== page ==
Social Security speeds up disability response time for veterans
Terry Katz & Associates | November 21, 2016 | Last modified on October 17th, 2018 | Social Security Administration News
While Americans throughout the United States recently honored our veterans and fallen heroes on Veteran’s Day, the Social Security Administration, or SSA, posted a blog on their Social Security Matters website informing vets of recent efforts to help care for military members and their families suffering from illnesses, injuries, and mental conditions.
The administration announced a partnership with the Veterans Affairs Administration, or VA, to expedite disability claims with Social Security to assure that veterans’ needs are met on a more timely and efficient basis. In the recent past, the Veterans Affairs administration has been under fire when complaints and studies showed unacceptable wait times and inconveniences in caring for our nation’s veterans.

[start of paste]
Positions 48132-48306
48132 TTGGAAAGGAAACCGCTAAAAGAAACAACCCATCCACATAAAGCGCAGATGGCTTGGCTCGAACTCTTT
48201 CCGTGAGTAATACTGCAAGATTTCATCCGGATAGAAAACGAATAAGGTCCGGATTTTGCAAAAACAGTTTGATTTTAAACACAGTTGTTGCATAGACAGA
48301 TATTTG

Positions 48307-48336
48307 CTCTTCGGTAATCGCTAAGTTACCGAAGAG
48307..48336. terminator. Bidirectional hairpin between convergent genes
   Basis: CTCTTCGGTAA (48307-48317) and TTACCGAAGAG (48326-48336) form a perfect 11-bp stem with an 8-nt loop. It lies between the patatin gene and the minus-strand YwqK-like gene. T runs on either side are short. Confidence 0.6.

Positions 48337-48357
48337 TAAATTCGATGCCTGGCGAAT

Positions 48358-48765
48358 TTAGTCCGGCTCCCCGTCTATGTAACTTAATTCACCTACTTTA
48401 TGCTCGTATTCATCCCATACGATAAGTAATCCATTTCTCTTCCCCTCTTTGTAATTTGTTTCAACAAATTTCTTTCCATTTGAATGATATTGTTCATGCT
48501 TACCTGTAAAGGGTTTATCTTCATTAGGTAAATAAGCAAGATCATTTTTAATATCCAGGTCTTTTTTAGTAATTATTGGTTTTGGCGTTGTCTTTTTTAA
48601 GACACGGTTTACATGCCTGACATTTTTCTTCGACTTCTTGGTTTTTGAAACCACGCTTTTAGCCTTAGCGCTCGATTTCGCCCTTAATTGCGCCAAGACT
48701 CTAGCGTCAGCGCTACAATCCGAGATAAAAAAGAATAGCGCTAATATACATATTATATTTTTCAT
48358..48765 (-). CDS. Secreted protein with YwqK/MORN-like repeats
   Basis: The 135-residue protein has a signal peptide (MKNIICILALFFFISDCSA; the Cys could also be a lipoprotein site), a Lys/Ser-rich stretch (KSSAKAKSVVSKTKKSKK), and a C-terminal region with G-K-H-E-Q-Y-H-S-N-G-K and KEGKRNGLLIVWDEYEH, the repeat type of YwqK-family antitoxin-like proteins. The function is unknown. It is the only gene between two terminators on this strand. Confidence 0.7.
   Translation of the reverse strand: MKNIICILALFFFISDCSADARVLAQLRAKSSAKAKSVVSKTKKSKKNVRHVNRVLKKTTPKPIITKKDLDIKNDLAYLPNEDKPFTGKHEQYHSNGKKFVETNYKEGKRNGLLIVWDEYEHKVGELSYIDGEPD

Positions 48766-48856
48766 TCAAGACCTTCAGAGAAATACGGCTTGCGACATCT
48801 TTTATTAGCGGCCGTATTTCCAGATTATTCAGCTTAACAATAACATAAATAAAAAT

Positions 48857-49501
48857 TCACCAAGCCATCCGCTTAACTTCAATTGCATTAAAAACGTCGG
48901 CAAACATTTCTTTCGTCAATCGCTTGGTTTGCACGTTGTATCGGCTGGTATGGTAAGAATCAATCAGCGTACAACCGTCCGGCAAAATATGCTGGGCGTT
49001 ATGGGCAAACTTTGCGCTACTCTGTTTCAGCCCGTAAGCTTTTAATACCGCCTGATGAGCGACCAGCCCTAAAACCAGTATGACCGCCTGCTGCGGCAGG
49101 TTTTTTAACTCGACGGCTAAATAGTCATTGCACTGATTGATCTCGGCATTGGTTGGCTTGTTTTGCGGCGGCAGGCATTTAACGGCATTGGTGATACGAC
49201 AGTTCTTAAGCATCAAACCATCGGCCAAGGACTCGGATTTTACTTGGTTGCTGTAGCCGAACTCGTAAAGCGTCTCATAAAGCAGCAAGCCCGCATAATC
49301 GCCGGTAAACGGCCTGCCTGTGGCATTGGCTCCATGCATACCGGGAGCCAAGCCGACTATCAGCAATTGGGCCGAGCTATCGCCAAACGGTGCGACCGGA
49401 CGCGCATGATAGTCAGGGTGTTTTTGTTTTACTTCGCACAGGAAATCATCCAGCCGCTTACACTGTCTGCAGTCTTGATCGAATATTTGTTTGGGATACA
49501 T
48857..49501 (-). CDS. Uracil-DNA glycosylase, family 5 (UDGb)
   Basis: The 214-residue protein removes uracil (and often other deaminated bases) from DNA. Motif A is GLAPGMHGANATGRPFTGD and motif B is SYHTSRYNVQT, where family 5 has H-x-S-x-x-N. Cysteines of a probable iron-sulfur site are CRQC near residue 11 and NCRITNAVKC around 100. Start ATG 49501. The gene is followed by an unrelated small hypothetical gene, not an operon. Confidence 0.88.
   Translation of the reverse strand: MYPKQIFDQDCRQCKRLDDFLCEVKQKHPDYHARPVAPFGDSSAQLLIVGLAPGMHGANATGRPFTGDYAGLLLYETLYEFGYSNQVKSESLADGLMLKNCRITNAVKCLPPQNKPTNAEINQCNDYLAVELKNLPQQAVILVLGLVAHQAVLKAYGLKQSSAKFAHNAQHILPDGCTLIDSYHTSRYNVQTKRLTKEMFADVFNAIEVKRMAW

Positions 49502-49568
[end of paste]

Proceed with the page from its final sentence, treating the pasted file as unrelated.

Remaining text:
In the past, determining the disability of a veteran required going through standard procedures with the Social Security Administration, which still has a significant wait time before eligibility could be determined. Due to this new partnership, however, the process has been streamlined. Medical records can now be sent electronically between administrations to speed up the process.
According to their website, the Social Security Administration currently has partnered with over 50 health partners, as well as the Department of Defense, throughout over 7,000 facilities to exchange health records. As technology advances and Social Security continues to make improvements, those who receive Social Security Disability insurance or who potentially qualify due to a long-term illness, injury or mental condition may continue to see improvements in the efficiency of the application process. To learn about the application process, victims should visit the SSA website.
Source: Social Security Administration, “Social Security and Veteran Affairs Partnership Speeds Disability Decisions for Veterans,” Jim Borland, Nov. 9, 2016